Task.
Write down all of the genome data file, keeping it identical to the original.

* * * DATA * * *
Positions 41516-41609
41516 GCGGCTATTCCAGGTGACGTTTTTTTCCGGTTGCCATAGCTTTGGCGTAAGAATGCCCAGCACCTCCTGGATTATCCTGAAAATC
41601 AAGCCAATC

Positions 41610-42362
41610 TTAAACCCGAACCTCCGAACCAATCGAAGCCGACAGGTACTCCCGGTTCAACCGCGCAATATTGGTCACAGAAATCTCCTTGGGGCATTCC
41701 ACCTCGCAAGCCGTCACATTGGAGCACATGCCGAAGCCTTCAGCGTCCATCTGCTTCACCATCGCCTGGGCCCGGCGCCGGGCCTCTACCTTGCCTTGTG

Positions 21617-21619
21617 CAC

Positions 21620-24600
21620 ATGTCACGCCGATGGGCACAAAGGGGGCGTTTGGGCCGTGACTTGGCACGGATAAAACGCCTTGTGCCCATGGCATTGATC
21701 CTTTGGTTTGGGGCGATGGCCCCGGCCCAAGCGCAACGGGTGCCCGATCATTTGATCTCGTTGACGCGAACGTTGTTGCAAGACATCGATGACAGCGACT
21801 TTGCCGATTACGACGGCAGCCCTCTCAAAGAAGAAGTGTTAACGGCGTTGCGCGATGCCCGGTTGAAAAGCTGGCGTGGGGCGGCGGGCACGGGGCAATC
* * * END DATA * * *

Positions 41516-41609
41516 GCGGCTATTCCAGGTGACGTTTTTTTCCGGTTGCCATAGCTTTGGCGTAAGAATGCCCAGCACCTCCTGGATTATCCTGAAAATC
41601 AAGCCAATC

Positions 41610-42362
41610 TTAAACCCGAACCTCCGAACCAATCGAAGCCGACAGGTACTCCCGGTTCAACCGCGCAATATTGGTCACAGAAATCTCCTTGGGGCATTCC
41701 ACCTCGCAAGCCGTCACATTGGAGCACATGCCGAAGCCTTCAGCGTCCATCTGCTTCACCATCGCCTGGGCCCGGCGCCGGGCCTCTACCTTGCCTTGTG

Positions 21617-21619
21617 CAC

Positions 21620-24600
21620 ATGTCACGCCGATGGGCACAAAGGGGGCGTTTGGGCCGTGACTTGGCACGGATAAAACGCCTTGTGCCCATGGCATTGATC
21701 CTTTGGTTTGGGGCGATGGCCCCGGCCCAAGCGCAACGGGTGCCCGATCATTTGATCTCGTTGACGCGAACGTTGTTGCAAGACATCGATGACAGCGACT
21801 TTGCCGATTACGACGGCAGCCCTCTCAAAGAAGAAGTGTTAACGGCGTTGCGCGATGCCCGGTTGAAAAGCTGGCGTGGGGCGGCGGGCACGGGGCAATC